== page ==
On July 15,1933, Trotsky, under the pen-name of G. Gurov, addressed to the sections of the Opposition an article entitled, It is necessary to build anew Communist parties and an Interna­tional. Here die perspective of reform was definitely abandoned. After the lessons of the events, the turn was decisive: "Talk of 'reform' and the demand of readmission of the oppositionists into the official parties must be definitely given up, as Utopian and reactionary," he wrote. And he took this opportunity to give general and valuable advice: "The most dangerous thing in politics is to become a prisoner of your own formula, which was appropriate yesterday, but is deprived of any content today."

On July 20th a second article entitled, "It is no longer possible to stay in the same 'InternationaF with Stalin, Manuilsky, Lozovsky and Co.", answered possible arguments against the new position.

The change in policy coincided with the change in Trotsky's residence. On July 17th, he left Istanbul, and on the 24th he landed in Marseilles. Next day he settled himself near Saint-Palais, on the Atlantic seaboard. It was a big change in his personal life. While on the island of Prinkipo, the arrival of a visitor was a little event every four or six months; in France Trotsky was able in the following few weeks tc meet wi'h practically all leading members of tht. European opposition groups, and with quite a few from overseas.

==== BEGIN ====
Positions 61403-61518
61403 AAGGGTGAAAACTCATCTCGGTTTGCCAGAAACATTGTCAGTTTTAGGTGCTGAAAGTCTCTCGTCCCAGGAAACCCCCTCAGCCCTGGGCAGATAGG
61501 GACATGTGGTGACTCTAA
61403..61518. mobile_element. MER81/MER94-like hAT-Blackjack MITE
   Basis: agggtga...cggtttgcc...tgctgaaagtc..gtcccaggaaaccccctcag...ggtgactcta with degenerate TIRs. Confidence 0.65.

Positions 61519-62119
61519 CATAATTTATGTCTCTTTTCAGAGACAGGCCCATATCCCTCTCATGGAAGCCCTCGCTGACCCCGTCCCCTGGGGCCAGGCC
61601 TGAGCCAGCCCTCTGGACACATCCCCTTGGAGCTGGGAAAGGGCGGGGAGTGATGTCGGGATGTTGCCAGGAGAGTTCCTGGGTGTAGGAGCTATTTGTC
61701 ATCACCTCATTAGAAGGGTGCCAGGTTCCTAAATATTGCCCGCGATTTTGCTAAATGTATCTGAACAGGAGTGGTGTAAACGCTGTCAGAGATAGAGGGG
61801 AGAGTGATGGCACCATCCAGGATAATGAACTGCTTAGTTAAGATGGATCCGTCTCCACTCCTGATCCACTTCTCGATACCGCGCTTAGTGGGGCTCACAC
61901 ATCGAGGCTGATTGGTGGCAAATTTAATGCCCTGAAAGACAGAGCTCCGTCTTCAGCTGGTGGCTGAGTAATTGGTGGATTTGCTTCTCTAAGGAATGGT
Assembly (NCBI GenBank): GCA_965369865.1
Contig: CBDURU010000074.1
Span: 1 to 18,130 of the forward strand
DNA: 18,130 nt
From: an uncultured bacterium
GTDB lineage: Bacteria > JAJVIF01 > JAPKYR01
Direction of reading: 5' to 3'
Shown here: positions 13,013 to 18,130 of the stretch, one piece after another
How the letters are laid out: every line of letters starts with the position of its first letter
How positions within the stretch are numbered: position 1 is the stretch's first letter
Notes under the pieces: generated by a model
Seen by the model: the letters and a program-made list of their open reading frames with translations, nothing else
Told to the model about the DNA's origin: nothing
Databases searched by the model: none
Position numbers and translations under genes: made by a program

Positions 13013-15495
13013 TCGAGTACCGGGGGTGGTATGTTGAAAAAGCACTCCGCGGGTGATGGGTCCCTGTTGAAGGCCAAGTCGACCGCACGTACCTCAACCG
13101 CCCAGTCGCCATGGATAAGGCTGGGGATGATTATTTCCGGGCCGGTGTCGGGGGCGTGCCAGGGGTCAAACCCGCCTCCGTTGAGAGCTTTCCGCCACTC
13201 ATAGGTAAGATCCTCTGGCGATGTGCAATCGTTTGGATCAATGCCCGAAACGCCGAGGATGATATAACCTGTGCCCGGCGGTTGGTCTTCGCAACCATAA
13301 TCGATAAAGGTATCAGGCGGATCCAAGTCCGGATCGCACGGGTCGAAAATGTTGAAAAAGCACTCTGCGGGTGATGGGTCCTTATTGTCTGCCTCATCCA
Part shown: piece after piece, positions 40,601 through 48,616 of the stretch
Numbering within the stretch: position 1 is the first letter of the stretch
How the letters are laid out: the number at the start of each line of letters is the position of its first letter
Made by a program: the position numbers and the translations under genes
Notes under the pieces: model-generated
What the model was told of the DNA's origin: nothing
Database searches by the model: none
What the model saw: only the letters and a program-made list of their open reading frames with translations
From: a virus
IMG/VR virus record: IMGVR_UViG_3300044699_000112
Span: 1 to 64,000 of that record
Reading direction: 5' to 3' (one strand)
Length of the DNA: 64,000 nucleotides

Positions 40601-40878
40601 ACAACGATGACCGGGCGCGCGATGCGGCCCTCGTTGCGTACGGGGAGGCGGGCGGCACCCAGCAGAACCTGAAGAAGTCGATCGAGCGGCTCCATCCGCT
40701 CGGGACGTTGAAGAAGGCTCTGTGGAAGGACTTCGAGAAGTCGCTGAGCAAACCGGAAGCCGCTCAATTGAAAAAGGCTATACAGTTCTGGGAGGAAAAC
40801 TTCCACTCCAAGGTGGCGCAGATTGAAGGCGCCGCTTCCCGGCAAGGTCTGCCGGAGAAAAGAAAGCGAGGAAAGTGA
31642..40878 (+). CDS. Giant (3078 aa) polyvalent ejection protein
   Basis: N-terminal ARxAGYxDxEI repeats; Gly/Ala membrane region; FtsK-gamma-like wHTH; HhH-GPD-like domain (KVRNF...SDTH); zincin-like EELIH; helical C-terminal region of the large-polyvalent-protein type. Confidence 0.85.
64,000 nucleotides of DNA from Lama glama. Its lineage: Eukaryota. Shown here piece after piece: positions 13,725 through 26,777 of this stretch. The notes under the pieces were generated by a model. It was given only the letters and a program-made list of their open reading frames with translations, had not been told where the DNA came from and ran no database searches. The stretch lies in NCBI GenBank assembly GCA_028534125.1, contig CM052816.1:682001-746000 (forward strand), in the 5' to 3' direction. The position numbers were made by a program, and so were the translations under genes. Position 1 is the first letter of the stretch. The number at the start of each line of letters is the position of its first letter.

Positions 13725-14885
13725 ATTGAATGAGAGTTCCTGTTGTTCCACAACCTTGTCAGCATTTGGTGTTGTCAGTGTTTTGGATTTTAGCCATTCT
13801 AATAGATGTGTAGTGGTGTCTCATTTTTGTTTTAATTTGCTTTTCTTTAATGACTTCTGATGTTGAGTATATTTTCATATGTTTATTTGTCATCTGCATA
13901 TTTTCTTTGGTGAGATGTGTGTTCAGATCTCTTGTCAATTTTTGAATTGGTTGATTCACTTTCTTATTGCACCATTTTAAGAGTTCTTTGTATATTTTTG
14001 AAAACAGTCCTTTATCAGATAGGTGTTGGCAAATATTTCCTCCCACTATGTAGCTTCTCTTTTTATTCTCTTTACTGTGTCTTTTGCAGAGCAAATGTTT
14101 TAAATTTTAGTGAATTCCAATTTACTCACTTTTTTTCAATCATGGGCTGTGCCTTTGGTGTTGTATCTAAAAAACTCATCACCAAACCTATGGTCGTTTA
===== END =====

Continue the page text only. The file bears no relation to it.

When Trotsky landed in Marseilles, the translation of his first article on the need of a new International had hardly reached the leadership of the various sections. The leading Trotskyists of France, Belgium, Germany, Italy, etc., soon took the road to Saint-Palais, and there in Trotsky's study, or under the trees of the garden, participated in lengthy discussions. Opposition to the new orientation was practically non-existent The turn to a new party in Germany three months before, had broken with a long tradition and opened new perspectives. The discussions did not deal so much with the need of a new Inter­national, but rather with the ways and means of bringing it about: how to build it, how to build new parties?

The New International

A few voices raised the question: haven't we waited too long? Shouldn't we have recognized the need of a new Interna­tional much sooner? To this Trotsky answered: "This is a question we may well leave to the historians." He was undoubt­edly profoundly convinced that the change in the policy would have been incorrect several years sooner, but he refused to discuss this question because it was no longer of practical and immediate interest.

One question that took up a large share of the discussion was that of the USSR. It is worth while examining how it was posed then. The document of December 1932 that we have already mentioned, and which still followed the line of reform, had stated: